My UNWIND retreat was amazing - a fantastic group of people attended and we had so much fun learning techniques, playing Pokemon, eating ridiculously awesome food and hanging out in Austin for a few days afterwards.
I have three rules at my retreats: 1) No politics 2) No news from the outside world (you know - when you're happily stamping away and someone dramatically gasps and reads everyone a story from their phone about how all the kittens in the world were killed at a rodeo or something. Total buzzkill.) 3) No whining - so if something isn't working - or you're cold or hot - you just buck up and be chipper and try again.
It makes for a wonderful, fun, positive, off-grid experience for two short days. It's amazing what a two day break from the negative things in our world can do. My sides still hurt. And there were only a few interactions with law enforcement. Involved parties will remain nameless.
Then, magically, when I got home, the bubble persisted, thanks to the most magical World Series in a long, long time. I was so afraid I'd miss the series entirely if the Indians clinched an early win because I didn't take my last guests to the airport until Tuesday. Thankfully, the Cubs soldiered on, and I was able to experience the magic of those last games.
My friend Katherine watched the Monday night game with us and made a comment that a lot of people echoed in the ensuing days, and that was this: This is the opposite of everything happening in the world right now.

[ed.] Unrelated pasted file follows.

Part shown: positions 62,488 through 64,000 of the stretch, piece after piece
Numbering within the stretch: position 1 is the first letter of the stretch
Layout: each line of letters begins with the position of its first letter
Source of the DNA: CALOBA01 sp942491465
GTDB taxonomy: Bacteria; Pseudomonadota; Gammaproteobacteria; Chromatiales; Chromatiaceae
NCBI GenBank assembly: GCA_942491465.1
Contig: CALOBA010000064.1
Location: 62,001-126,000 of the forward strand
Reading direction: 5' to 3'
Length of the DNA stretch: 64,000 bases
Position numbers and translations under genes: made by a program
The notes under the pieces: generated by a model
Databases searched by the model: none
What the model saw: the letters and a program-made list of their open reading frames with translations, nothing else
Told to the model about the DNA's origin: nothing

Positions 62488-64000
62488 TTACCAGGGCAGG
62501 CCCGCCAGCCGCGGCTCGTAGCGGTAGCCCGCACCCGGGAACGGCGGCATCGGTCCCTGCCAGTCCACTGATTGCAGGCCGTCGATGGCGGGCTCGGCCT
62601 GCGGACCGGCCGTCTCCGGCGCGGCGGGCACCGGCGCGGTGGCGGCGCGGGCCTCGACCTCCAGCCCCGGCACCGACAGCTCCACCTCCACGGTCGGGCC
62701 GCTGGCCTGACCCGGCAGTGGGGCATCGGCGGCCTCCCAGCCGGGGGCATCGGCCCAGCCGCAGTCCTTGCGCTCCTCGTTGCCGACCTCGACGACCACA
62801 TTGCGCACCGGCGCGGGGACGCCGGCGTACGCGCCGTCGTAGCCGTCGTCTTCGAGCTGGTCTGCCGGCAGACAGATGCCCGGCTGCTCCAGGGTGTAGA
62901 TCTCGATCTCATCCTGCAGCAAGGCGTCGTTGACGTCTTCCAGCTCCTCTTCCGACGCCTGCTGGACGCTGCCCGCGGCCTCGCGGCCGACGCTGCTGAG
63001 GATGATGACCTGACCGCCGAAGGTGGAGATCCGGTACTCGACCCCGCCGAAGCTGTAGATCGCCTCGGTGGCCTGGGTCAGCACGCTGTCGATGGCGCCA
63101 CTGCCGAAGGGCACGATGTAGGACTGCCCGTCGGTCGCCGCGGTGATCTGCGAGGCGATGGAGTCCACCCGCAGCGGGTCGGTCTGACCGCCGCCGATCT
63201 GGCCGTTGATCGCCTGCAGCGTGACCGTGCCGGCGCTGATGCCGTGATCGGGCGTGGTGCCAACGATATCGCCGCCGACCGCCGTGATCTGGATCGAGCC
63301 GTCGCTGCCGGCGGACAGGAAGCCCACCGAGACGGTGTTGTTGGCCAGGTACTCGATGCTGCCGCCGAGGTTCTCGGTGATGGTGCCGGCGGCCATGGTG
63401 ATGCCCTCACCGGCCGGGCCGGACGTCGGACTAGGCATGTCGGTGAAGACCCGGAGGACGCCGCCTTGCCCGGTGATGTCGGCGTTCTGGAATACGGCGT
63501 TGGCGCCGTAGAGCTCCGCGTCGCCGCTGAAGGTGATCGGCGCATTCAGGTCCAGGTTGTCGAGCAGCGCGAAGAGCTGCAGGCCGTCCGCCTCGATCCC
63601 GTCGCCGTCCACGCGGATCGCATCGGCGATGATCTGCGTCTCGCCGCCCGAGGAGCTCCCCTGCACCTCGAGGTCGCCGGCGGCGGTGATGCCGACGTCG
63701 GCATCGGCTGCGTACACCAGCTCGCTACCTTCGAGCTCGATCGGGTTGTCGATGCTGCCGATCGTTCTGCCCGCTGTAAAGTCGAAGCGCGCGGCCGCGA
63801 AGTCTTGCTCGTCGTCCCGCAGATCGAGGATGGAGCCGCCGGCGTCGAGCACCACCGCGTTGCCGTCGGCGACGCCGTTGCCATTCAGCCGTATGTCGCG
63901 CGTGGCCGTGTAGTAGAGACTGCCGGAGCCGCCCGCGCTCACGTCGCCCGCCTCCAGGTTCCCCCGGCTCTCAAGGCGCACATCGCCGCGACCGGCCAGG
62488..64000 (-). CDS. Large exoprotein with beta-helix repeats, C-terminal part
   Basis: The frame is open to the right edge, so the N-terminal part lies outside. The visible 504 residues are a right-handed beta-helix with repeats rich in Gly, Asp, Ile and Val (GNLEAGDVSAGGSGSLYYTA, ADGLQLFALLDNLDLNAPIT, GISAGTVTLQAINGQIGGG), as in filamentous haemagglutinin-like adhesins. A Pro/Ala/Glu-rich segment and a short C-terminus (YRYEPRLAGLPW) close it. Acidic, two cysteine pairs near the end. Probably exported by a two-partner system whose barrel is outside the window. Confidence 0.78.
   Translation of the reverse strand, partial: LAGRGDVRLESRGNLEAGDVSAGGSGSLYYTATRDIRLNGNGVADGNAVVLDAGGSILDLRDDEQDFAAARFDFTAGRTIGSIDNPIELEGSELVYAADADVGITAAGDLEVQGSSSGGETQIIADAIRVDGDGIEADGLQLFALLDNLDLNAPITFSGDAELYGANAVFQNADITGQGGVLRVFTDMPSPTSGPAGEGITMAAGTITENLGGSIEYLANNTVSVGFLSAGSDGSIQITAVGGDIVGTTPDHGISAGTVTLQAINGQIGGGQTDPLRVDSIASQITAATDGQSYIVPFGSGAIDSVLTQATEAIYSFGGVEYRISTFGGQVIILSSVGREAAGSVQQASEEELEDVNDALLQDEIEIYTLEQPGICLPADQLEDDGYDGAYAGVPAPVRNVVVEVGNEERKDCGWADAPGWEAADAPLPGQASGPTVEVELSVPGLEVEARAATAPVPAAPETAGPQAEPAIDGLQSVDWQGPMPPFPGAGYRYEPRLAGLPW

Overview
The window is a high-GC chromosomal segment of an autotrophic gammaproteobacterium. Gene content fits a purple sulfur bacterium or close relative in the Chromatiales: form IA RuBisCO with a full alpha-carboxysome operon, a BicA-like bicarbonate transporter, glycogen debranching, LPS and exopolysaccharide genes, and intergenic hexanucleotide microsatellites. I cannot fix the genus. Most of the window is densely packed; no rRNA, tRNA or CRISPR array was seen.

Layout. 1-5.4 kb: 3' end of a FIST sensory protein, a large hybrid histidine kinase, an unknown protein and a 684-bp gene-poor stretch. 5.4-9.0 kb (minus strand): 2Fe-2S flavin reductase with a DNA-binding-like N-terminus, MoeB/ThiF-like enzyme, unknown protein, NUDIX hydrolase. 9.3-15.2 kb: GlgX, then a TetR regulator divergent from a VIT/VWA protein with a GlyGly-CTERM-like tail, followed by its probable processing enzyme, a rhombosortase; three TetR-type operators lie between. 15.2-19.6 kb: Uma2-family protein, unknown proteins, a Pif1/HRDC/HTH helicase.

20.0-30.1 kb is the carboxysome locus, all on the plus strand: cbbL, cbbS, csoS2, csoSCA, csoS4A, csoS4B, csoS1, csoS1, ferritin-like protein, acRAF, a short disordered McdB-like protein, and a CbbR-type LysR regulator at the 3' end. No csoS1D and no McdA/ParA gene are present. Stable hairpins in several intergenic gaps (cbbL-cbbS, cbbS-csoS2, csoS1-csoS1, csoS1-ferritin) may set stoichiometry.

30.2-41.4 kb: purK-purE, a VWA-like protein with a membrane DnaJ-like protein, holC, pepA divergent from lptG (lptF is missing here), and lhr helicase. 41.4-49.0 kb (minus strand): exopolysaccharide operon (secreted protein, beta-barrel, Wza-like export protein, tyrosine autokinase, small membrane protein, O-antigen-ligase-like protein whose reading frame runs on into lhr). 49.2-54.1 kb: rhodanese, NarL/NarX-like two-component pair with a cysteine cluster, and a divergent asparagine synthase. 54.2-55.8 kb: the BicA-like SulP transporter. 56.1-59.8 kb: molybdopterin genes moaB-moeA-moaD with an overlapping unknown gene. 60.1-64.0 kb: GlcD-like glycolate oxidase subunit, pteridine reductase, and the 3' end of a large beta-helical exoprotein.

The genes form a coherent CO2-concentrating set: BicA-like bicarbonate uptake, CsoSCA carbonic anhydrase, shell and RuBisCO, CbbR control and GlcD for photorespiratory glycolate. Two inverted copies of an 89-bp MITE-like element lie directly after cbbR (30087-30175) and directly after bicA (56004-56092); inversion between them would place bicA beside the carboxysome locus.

And it's so true. I've always felt that way about baseball, truth be told. It's the ultimate American sport, and so full of all of things that are great about living in this country. Watching the fans on both sides, hoping and singing and cheering - it just warms your heart. And after game 6, when the Cubs fans stayed in the stadium singing Go, Cubs, Go - how in the world could you have wanted to be anywhere else on earth? I couldn't have.
My Facebook feed was filled this morning with posts from people appreciating the "break" from politics it gave us all - and how the feeds were full of positive, happy posts about the games. And while I would like to point out that you can have this all the time by eliminating amateur news reporters and negative posters as I have done - I realized one of the reasons I just adore baseball is that, like America, baseball is the long game.
Honestly, this is why some people don't find it exciting. There most definitely are many more instant gratification sports, but they bore me. I love the long uncertainties, the strategy, and the calm between storms in the sport. You learn a lot in all the spaces in between the double plays and grand slams. And many of those things aren't about baseball at all.
The election and all the accompanying garbage you see on television is like one of the exciting moments in a long game. ("Exciting" can be interpreted in many ways, not all of them positive, of course.) But the long game persists, in large part, unaffected, because there's so much to come and so much that has gone on before.
Our lives will go on after next week, despite what everyone wants you to think. And if we make sure we have a little more baseball and a little less drama, I bet the world will be just fine.
I dug out an old, treasured set for a quick watercolor before my trip to OnStage because I just wanted the series to last a few minutes longer.
I stamped the player image from Take Me Out To The Ballgame in Smoky Slate and watercolored it with my Schmincke watercolor - and added a retired sentiment from The Art of Life.
Think how powerful a force those games were to change the quality of these recent days. Magic.
Go, Cubs, Go.
Long live baseball and God Bless America.
Enjoy the sights and sounds of your fellow Americans united in something 100% joyful. That's the world I live in. Couldn't be happier about it, too.